“She was lucky in that the river level was very low and she didn’t injure herself on the rocks and stones just under the water.”

He also appealed to the public to support in whatever they could the work being done by groups like the Claddagh Watch volunteers.
This is a shortened preview version of this article. To read the rest of the story, see this week’s Galway City Tribune. You can buy a digital edition HERE.

Continue Reading

CITY TRIBUNE

Pubs face court – for serving booze on their doorsteps!

Dara Bradley

Published

on

From this week’s Galway City Tribune – Gardaí have warned city publicans that alcohol cannot be served outside their own premises – even in newly-created on-street spaces designated by Galway City Council as suitable for outdoor dining.

Councillor Mike Crowe (FF) said three Gardaí visited a number of city centre pubs on Thursday afternoon informing them that drinking outdoors was not allowed under licensing laws.

“They warned publicans and restaurants that the area outside their premises is not covered by the licence, and therefore under national legislation, they are breaking the law, because they are not entitled to sell alcohol in non-licensed areas.

“The operators were told that this was an official warning, and they will be back again in a few days and if it persisted, they [Gardaí] would have no option but to issue a charge and forward files to the Director of Public Prosecution. You could not make this up.

“All of the big operators were visited, and received an official warning, and they will be charged if they persist. According to the guards, they’re getting instructions from [Garda headquarters in] Phoenix Park,” he said.

The matter will be raised at a meeting of the Galway City Joint Policing Committee on Monday.
This is a shortened preview version of this article. To read the rest of the story, see this week’s Galway City Tribune. You can buy a digital edition HERE.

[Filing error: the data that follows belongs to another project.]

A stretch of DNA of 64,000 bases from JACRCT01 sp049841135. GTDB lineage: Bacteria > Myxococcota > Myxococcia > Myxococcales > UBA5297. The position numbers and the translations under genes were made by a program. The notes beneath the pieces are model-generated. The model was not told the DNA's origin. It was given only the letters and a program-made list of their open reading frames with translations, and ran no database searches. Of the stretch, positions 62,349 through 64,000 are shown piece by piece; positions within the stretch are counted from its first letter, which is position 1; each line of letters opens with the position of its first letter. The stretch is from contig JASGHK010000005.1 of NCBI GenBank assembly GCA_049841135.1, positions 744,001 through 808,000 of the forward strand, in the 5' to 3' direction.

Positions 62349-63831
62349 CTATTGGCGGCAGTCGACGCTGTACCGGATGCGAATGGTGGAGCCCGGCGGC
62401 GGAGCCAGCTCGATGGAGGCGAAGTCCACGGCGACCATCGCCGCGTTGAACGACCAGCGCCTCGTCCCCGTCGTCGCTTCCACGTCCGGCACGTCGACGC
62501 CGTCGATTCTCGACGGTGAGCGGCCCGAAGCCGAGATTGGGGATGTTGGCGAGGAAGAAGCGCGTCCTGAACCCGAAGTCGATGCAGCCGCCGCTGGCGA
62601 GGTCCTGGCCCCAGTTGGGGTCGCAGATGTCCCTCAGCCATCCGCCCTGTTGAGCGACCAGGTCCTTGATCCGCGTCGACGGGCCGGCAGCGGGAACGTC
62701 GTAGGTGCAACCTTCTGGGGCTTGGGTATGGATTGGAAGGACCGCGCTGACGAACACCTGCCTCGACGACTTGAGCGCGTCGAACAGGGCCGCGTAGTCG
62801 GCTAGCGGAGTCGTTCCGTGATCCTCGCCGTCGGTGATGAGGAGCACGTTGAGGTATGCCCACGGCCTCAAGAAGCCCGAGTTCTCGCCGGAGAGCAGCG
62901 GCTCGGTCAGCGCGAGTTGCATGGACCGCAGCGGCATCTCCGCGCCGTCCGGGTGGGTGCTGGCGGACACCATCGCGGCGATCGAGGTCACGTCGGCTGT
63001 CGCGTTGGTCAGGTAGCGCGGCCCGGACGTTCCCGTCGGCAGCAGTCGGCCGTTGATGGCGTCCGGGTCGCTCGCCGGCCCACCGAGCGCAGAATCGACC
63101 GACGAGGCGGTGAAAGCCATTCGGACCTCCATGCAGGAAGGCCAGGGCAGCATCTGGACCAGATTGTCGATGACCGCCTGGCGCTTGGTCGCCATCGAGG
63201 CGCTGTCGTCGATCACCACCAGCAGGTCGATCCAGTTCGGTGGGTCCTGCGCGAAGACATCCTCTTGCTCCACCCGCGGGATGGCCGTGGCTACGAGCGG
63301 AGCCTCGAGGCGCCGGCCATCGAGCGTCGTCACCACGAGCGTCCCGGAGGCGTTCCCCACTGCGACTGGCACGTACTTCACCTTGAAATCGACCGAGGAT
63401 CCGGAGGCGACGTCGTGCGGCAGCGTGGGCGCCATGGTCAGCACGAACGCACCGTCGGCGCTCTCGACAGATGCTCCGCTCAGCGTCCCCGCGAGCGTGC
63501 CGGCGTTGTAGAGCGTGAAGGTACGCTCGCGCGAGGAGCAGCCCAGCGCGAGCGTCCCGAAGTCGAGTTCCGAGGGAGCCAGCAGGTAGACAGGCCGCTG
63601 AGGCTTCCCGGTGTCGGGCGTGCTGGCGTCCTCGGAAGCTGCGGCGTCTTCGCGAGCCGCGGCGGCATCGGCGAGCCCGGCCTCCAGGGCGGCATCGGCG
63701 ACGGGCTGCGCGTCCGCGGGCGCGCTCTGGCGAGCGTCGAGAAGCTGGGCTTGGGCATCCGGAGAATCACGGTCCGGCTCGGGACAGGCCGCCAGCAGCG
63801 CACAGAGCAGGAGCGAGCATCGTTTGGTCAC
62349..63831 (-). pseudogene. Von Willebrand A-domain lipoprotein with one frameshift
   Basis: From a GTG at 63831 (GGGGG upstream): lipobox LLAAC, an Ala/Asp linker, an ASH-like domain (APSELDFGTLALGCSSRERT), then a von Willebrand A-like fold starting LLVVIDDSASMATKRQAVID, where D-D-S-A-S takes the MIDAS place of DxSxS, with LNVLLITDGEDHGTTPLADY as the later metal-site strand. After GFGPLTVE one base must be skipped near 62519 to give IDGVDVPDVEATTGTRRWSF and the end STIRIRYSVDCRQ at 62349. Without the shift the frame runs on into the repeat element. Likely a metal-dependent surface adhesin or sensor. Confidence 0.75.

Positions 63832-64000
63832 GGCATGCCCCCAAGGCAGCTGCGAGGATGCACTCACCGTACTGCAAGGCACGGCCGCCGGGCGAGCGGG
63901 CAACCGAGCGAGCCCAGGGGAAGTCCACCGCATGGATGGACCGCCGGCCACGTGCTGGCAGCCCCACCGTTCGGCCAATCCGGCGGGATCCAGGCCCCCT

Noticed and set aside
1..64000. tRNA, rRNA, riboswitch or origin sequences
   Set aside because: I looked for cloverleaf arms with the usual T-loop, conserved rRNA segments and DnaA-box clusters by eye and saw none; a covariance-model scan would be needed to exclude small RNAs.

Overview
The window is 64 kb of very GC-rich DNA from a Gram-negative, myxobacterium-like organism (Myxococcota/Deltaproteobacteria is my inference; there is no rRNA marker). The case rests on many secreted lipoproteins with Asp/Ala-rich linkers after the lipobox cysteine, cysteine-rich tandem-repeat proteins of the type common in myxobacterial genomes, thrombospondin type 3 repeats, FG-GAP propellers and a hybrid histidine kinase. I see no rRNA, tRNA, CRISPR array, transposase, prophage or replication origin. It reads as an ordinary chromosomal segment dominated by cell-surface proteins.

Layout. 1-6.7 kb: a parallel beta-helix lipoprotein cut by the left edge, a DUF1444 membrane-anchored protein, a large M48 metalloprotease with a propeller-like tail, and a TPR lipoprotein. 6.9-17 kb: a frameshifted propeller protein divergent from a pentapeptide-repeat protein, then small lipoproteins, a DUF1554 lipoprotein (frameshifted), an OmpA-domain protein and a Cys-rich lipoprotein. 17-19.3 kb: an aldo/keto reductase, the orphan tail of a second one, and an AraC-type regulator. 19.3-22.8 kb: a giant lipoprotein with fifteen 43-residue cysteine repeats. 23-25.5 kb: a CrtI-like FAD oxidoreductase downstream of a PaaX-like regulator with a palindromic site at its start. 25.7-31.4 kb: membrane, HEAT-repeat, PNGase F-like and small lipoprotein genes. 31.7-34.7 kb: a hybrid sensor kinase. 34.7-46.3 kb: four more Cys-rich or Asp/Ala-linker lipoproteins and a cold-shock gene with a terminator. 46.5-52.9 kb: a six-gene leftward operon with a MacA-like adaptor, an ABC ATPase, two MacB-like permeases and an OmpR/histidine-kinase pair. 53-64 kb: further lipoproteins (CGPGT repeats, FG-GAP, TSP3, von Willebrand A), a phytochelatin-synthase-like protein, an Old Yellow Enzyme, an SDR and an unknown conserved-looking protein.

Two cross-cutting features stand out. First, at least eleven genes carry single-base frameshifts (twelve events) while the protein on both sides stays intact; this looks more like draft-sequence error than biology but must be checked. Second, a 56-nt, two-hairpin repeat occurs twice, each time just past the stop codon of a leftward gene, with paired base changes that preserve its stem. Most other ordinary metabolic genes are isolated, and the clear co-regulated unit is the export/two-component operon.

Continue Reading

CITY TRIBUNE

Call for 50% affordable homes in new Galway City Council estates

Stephen Corrigan

Published

on

From this week’s Galway City Tribune – The next Galway City Development Plan should include a greater provision for affordable housing than that recommended by Government, a meeting of the City Council has heard.

Cllr Declan McDonnell (Ind) told the meeting that while it was the Government’s intention to introduce a stipulation that new estates should have 10% affordable housing, Galway should go further – building anything up to 50% affordable in developments that are led by the local authority.

The Affordable Housing Bill, which is currently working its way through the Oireachtas, proposes that all developments should have 10% affordable and 10% social housing as a condition of their approval.

Affordable housing schemes help lower-income households buy their own houses or apartments in new developments at significantly less than their open market value, while social housing is provided by local authorities and housing agencies to those who cannot afford their own accommodation.

The Council meeting, part of the pre-draft stage of forming the Development Plan to run from 2023 to 2029, was to examine the overarching strategies that will inform the draft plan to come before councillors by the end of the year and Cllr McDonnell said a more ambitious target for affordable housing was absolutely necessary.

“It must be included that at least 50% of housing must be affordable [in social housing developments],” he said.

This sentiment was echoed by Cllr Eddie Hoare (FG) who questioned if the City Council was ‘tied down’ by national guidelines, or if it could increase the minimum percentage of affordable housing required locally.
This is a shortened preview version of this article. To read the rest of the story, see this week’s Galway City Tribune. You can buy a digital edition HERE.

Continue Reading

Local Ads

Local Ads

Advertisement
Advertisement

Facebook

Advertisement

Trending